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Some Laws Not Worth Enforcement Costs


In my opinion the Santa Barbara Sheriff’s marijuana eradication efforts are a waste of time and resources, due mainly to the fact that there has yet to be a single documented case of an overdose death from marijuana use or any diseases directly related to it. Yeah, yeah, I know marijuana is illegal, but it was also illegal at one point not too long ago for a black person to use a white person’s drinking fountain, and it was illegal for a black person to get an education at certain public schools and universities. Such archaic laws were based on fear and misinformation—much like modern day laws against marijuana and hemp.

I come from a family full of law enforcement professionals: My dad is a retired police officer in Ventura county (33 years), my mother was a dispatcher and later a police officer for Oxnard Police Dept., and I have an uncle and a cousin-in-law currently in the career field. I understand how police officers are taught to enforce laws and not to personally assess a law’s actual value to society. However, if police officers referenced in this article are driving past dozens of liquor stores which sell products that truly create havoc on society on their way to the hills to eradicate a product that has yet to demonstrate an actual detrimental effect on society (other than arresting the people using it, thus beginning an incarceration cycle), how does that reconcile with common sense and resources well-spent toward quality of life here?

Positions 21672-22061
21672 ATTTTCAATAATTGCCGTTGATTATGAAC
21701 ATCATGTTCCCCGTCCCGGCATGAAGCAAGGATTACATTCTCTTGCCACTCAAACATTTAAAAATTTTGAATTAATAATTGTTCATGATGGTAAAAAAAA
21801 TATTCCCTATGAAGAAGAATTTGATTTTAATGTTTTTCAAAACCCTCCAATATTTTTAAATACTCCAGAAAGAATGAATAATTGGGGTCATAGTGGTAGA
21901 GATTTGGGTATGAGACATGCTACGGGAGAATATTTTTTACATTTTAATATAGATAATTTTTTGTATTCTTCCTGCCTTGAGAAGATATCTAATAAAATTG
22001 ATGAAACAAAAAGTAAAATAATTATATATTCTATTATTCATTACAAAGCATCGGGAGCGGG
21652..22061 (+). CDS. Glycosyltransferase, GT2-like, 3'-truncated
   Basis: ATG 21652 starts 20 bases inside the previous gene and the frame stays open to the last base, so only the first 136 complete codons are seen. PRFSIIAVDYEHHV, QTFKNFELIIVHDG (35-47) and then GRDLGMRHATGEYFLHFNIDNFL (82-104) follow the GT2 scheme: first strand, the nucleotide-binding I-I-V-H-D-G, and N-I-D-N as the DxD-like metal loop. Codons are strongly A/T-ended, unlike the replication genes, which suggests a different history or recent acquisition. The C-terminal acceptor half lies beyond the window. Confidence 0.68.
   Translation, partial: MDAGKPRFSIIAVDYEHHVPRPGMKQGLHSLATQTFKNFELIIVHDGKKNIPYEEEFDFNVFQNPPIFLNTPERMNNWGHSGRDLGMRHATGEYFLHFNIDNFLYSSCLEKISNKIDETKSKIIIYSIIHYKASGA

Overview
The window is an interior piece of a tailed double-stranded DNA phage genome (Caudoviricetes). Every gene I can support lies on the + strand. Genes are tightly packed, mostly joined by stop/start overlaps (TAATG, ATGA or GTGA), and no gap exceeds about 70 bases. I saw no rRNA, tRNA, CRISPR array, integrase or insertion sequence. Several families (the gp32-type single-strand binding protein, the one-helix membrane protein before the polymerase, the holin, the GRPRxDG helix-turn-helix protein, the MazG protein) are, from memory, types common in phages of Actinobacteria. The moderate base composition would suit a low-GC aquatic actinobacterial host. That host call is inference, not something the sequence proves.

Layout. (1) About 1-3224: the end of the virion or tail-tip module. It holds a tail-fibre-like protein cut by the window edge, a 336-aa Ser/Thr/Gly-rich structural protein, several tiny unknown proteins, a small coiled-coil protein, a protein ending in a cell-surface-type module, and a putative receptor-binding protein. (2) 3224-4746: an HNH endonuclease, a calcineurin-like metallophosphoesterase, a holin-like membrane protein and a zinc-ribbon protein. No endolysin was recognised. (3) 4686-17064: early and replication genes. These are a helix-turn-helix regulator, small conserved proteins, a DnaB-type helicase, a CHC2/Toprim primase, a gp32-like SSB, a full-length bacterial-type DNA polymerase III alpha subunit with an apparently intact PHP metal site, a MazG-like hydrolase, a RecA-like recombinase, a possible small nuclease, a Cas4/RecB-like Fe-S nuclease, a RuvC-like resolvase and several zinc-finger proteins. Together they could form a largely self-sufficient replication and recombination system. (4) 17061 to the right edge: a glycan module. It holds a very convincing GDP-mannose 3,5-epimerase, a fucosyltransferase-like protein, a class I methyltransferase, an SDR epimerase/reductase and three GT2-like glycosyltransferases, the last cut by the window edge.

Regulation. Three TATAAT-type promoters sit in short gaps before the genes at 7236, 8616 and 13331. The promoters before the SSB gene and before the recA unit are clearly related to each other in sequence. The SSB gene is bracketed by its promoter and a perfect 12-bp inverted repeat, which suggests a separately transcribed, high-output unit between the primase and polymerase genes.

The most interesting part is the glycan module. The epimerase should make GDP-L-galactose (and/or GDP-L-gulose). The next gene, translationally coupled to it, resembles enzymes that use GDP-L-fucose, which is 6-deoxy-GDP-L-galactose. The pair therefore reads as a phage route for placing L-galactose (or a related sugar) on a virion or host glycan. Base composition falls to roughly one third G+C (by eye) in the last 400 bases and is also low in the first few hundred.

When was the last time a licensed doctor prescribed a liter of Jack Daniels or a carton of cigarettes to treat someone suffering from AIDS, cancer, or MS?



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